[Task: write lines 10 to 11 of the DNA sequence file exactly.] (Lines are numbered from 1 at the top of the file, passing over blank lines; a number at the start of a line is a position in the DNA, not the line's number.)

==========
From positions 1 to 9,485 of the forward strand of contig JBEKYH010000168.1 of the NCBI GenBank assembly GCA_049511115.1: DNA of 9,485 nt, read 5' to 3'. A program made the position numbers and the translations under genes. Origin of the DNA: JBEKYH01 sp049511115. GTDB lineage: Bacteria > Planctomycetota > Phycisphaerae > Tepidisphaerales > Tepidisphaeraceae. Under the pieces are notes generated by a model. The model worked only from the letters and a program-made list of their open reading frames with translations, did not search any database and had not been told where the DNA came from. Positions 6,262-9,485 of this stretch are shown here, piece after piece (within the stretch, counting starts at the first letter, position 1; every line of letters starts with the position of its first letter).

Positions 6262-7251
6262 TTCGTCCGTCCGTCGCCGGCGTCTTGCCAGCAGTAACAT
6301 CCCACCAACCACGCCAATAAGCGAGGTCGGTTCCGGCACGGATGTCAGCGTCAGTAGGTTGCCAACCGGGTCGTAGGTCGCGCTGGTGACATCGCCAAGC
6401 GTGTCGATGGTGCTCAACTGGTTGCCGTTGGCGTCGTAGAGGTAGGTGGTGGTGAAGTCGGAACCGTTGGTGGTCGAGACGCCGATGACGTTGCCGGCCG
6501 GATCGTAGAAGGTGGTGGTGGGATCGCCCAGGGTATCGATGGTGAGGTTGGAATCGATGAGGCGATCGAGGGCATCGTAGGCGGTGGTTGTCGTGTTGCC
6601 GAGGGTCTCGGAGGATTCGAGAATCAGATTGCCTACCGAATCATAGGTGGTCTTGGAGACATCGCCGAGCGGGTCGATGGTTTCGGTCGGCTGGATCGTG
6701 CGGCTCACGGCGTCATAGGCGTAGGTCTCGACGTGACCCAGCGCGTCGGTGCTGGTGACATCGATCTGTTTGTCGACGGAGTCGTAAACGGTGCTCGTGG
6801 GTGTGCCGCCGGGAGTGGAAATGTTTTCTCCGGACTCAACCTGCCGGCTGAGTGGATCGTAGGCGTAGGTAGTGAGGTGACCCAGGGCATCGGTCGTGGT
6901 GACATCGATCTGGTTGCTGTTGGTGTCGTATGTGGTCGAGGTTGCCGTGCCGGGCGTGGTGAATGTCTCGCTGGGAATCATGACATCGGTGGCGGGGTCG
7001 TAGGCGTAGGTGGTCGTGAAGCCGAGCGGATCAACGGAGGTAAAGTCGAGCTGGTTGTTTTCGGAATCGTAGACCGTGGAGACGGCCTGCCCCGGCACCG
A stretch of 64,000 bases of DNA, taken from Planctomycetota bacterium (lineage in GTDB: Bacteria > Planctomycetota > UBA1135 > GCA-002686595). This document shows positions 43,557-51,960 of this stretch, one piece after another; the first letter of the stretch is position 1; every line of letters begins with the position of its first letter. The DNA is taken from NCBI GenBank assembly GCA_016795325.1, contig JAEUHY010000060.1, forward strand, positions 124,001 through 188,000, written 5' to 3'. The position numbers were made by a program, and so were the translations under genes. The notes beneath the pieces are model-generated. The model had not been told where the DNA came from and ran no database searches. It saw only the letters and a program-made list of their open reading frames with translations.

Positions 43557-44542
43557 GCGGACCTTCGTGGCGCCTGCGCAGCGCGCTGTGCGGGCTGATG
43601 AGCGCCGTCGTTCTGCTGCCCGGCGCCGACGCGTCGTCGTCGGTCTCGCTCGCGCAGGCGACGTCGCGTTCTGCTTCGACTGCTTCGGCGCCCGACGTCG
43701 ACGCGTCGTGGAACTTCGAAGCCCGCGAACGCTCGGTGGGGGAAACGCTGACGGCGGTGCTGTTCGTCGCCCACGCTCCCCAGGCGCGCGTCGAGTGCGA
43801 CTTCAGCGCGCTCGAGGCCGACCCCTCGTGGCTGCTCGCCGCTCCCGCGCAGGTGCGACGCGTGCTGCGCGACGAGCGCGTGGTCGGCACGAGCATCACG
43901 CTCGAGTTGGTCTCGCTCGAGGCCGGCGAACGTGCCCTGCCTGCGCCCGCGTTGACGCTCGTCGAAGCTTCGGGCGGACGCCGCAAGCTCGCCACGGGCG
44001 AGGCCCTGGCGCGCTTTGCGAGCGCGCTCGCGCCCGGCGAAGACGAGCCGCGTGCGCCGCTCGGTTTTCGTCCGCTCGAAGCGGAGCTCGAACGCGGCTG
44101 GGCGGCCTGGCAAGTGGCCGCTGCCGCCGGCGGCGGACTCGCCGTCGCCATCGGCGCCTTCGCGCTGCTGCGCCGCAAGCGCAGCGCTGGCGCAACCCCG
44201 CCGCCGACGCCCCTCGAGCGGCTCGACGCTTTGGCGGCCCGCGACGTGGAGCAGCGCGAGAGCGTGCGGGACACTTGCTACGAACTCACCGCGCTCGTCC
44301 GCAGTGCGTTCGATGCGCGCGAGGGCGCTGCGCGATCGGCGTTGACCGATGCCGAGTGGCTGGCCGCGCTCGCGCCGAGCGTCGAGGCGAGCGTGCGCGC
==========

6901 GACATCGATCTGGTTGCTGTTGGTGTCGTATGTGGTCGAGGTTGCCGTGCCGGGCGTGGTGAATGTCTCGCTGGGAATCATGACATCGGTGGCGGGGTCG
7001 TAGGCGTAGGTGGTCGTGAAGCCGAGCGGATCAACGGAGGTAAAGTCGAGCTGGTTGTTTTCGGAATCGTAGACCGTGGAGACGGCCTGCCCCGGCACCG